On account of subdued demand from its primary markets in North India and the Gulf countries, Kerala’s pineapple growers have had to temper expectations in the wake of the nationwide COVID-19 lockdown. Even as the peak season is set to begin –- since the fruit is always in high demand during the Ramzaan -- truckloads of GI-tagged Vazhakulam pineapples sit rotting outside Delhi, Maharashtra, Rajasthan and Gujarat – the traditional markets in the post-winter months.
“The fruits have a shelf-life of just 10-15 days. Pineapples should have been added to the list of essential commodities but the trucks are being stopped at state and district borders. With the Gulf nations too closing their borders to imports, 90 per cent of our market has been lost,” said Baby John, a grower and executive director of Vazhakulam Pineapple Growers and Processors Pvt. Ltd. Only the ripe fruit is sold for consumption and further processing within the state.
The easing of restrictions on inter-state freight movement earlier this week has offered a slight respite as have enquires from Tamil Nadu and Karnataka. “But only 100-200 tonnes are moving daily now as opposed to the 1,200 tonnes produced on our farms daily since there is a shortage of trucks and willing drivers. Around 5,000 tonnes is ready for harvest, but we have resorted to harvesting on a smaller scale, only about 200 tonnes per day,” said John, adding that some 1,000 tonnes have already rotted because of the lockdown.
While the general shortage of fruit has pushed the price of pineapple upwards of Rs 50 per kg in a number of retail markets – as opposed to the fluctuating farm gate price (between Rs 10-12 on April 2) for even the Special Grade variant, the prospects are hardly optimistic. The prevailing gloom, after the premature euphoria when prices were at a high of Rs 30 per kg earlier in the year, has proved hard to dissipate with the pandemic having set in. The sector, John estimates, will have to eat a minimum loss of Rs 100 crore as a result. The situation has forced growers to seek a one-year moratorium from the state government on existing agro-loans.
“If not that, then an interest waiver at the very least. More than one lakh families depend on the pineapple for their livelihood. Many farmers have availed agricultural loans amounting to about Rs 700 crore. Presently, when per day production of 1,200 tonnes (worth Rs 3 crore) cannot be harvested, the falling incomes will make repayment difficult,” says John, who added that prices were in free fall after the Agricultural Produce Market Committee (APMC) markets closed down in an effort to dissuade public gatherings.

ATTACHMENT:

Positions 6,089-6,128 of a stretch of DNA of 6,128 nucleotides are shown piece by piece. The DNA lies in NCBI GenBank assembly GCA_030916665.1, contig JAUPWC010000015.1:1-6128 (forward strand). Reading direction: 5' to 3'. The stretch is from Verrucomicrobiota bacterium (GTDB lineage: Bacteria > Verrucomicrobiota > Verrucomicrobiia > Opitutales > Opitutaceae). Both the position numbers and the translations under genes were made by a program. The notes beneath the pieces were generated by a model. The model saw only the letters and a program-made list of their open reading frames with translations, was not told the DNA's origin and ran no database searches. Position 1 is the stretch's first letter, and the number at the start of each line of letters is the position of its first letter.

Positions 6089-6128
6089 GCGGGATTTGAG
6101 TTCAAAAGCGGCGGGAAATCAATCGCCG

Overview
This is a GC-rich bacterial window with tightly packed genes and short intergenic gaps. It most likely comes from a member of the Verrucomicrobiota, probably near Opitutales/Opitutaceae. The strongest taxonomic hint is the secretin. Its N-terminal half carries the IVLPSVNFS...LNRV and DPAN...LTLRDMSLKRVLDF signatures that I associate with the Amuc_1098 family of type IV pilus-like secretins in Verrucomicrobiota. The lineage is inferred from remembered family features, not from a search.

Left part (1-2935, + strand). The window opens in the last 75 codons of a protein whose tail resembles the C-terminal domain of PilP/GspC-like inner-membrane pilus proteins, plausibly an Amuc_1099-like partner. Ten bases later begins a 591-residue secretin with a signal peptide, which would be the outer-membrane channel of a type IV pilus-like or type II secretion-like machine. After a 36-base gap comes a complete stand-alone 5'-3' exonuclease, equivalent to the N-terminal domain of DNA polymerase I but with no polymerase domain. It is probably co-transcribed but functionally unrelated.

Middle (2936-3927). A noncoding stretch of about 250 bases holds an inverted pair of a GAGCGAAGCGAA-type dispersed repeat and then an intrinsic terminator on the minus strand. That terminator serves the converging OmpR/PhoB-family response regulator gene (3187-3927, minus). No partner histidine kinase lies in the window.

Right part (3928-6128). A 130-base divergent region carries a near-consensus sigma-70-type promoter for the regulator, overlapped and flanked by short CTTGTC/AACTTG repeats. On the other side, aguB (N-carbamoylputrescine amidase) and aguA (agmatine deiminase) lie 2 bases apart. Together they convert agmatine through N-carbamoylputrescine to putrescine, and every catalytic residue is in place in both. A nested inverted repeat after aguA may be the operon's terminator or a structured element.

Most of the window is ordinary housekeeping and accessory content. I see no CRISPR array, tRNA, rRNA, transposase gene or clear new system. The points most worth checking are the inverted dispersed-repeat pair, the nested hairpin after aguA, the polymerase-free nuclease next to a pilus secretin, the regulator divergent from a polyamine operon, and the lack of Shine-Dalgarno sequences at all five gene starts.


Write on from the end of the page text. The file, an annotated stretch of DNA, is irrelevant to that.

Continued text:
The government has initiated measures to classify fruit harvesting under essential services and Chief Minister Pinarayi Vijayan assured growers that harvesting would continue without a hitch. Agriculture Minister VS. Sunil Kumar has said that pineapple collection would be expedited by the Kerala State Horticultural Products Development Corporation (HORTICORP) Mission. Still, there is the dearth of labourers to contend with. A difficult situation for the small-scale farms in particular. Larger farms have the advantage of housing their own workforce.
Meanwhile, the production costs, including the cost of planting material and land preparation, offer little respite. And then there is the lease rent. Growers in Vazhakulam, the village situated on the western fringe of Ernakulam district is considered the state’s pineapple hub, lease about 18,000 acres from the large plantations in the surrounding rubber belt. Moreover, decontrolled urea (the manure primarily used on the farms) prices have further thinned growers’ margins.
Worse still, the lack of air freight sales owing to airport closures, flight cancellations in the state and embargoes in the GCC had seen export volumes plummet before coming to a standstill now. According to the Vegetable and Fruit Promotion Council Keralam (VFPCK) – the state’s nodal agency for agriculture exports, exports at three airports in Thiruvananthapuram, Kochi and Kozhikode alone had reportedly fallen by over 50 per cent prior to the lockdown. Annually, the VFPCK notes, pineapples and bananas account for about 70 per cent of the state’s green exports.
“From our annual production of 4.5 lakh tonnes, we would generate a total revenue of Rs 1,100 crore. This year, the farmers will be lucky to see even a fraction of that amount,” John said.
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